There is a body of research that shows that over a long investment horizon, small cap stocks have outperformed their large cap brethren. At the same time, value stocks outperform in growth. In one study, Ibbotson Associates studied the annual performance of stocks classified by size (large, mid, small and micro) as well as by style (growth and value) between the periods 1969 and 2002. They found that the small cap value and micro cap value stocks far outperform all other asset classes. At the same time, small cap growth and micro cap growth are the worse performing asset class.
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Another interesting insight from this table is that for every capitalization class, the value stocks have smaller standard deviation from the mean, which implies that value stocks carry less risk than their growth counterparts with similar sized companies.
Looking at the Sharpe Ratio, which measures risk adjusted returns, it is striking to see the difference between the highest performing asset class (Small-Cap Value) and the lowest performing asset class (Micro-Cap Growth). Small Cap Value stocks have historically returned highest returns for any level of risk you are willing to take in your investments.
Another study that measured asset class performance between 1927 and 2005 confirms a similar pattern.
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Still, investors continue to focus on finding the next explosive growth story. For every Microsoft (MSFT) or Cisco Systems (CSCO), there are literally hundreds of growth stocks that fizzle out. Odds of finding that one stock that will secure your retirement is slim, perhaps even less than the odds most casinos give you.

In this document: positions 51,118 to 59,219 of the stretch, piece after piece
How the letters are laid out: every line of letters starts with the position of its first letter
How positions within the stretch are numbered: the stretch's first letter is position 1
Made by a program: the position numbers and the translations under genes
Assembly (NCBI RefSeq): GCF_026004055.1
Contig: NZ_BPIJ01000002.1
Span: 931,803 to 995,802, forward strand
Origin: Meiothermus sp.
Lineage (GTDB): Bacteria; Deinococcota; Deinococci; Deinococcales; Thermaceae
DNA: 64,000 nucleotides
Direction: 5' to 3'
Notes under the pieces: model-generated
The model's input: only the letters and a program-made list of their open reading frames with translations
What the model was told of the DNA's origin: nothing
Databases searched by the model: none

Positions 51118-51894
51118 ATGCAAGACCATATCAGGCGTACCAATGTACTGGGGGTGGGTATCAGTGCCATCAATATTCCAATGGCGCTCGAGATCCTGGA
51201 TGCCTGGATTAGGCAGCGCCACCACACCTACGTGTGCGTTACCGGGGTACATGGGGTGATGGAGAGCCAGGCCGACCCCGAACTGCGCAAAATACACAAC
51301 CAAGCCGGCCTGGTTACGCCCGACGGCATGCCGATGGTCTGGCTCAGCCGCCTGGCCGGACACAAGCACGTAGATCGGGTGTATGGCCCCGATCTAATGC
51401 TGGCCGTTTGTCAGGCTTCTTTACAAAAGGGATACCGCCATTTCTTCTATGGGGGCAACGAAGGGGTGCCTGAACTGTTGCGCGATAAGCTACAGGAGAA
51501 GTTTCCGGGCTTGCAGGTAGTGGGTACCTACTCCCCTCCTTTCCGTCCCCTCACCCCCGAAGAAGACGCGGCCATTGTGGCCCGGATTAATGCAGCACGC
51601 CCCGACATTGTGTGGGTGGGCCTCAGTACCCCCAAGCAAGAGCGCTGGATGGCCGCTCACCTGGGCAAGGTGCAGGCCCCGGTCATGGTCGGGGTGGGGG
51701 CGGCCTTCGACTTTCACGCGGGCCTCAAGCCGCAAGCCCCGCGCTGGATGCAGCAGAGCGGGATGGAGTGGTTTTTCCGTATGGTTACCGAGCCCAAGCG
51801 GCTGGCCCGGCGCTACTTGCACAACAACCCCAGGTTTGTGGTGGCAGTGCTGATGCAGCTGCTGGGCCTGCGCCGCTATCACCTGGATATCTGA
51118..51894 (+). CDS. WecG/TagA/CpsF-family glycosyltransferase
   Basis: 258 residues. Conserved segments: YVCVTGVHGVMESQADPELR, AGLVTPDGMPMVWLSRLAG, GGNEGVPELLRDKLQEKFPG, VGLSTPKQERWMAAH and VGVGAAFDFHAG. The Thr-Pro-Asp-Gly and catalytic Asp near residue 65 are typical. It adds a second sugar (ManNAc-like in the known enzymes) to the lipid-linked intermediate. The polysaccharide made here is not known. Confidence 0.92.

Why do Small Cap Value Stocks Perform So Much Better?
If you follow the Efficient Market Hypotheses, you would assume that if the markets are efficient, than any source of out-performance will be quickly eliminated as investors discover these stocks and pile on. However, there are very practical reasons why this does not happen in the real world.
- Small Cap Value stocks are generally very boring companies that no one has heard of. These are unglamorous companies, unlikely to garner much oohs and aahs around the dinner table
- Investors overreact to growth prospects and bid up the shares. That is why growth stocks are expensive and provide smaller returns. On the flip side, investors overreact and force the smaller value stocks down at the slightest whiff of bad news or general discomfort.
- There is insufficient coverage of these stocks on Wall Street due to smaller size and lack of liquidity. As a result, they escape the attention of most institutional and retail investors who depend on brokers or sell side analyst’s recommendations
- Most institutions and funds are not allowed to own small cap and micro cap stocks and if they do come into possession of any such stock, perhaps due to a spin off, they are forced to sell off their position
Due to these reasons, there is little investor interest in small cap stocks. But enterprising value investors know that small caps offer the best places to find true value stocks that will, on average, comfortably beat the market over the long term.
Finding Promising Small Cap Value Stocks
With the coverage of these stocks so scant, a value investor literally needs to comb through the entire universe of small cap stocks to find promising candidates. With each of these stocks, the investor needs to go through the public filings and annual reports to understand the company, analyze the business and its financials and figure out a reasonable valuation of the company. Once this research in small cap stocks is complete, it is a matter of purchasing those stocks that offer good value and patiently wait for the market to understand its folly and discover these stocks. This is time and labor intensive work for most investors and a typical investor is not willing to patiently sit on his or her shares for a long time if immediate returns are not visible.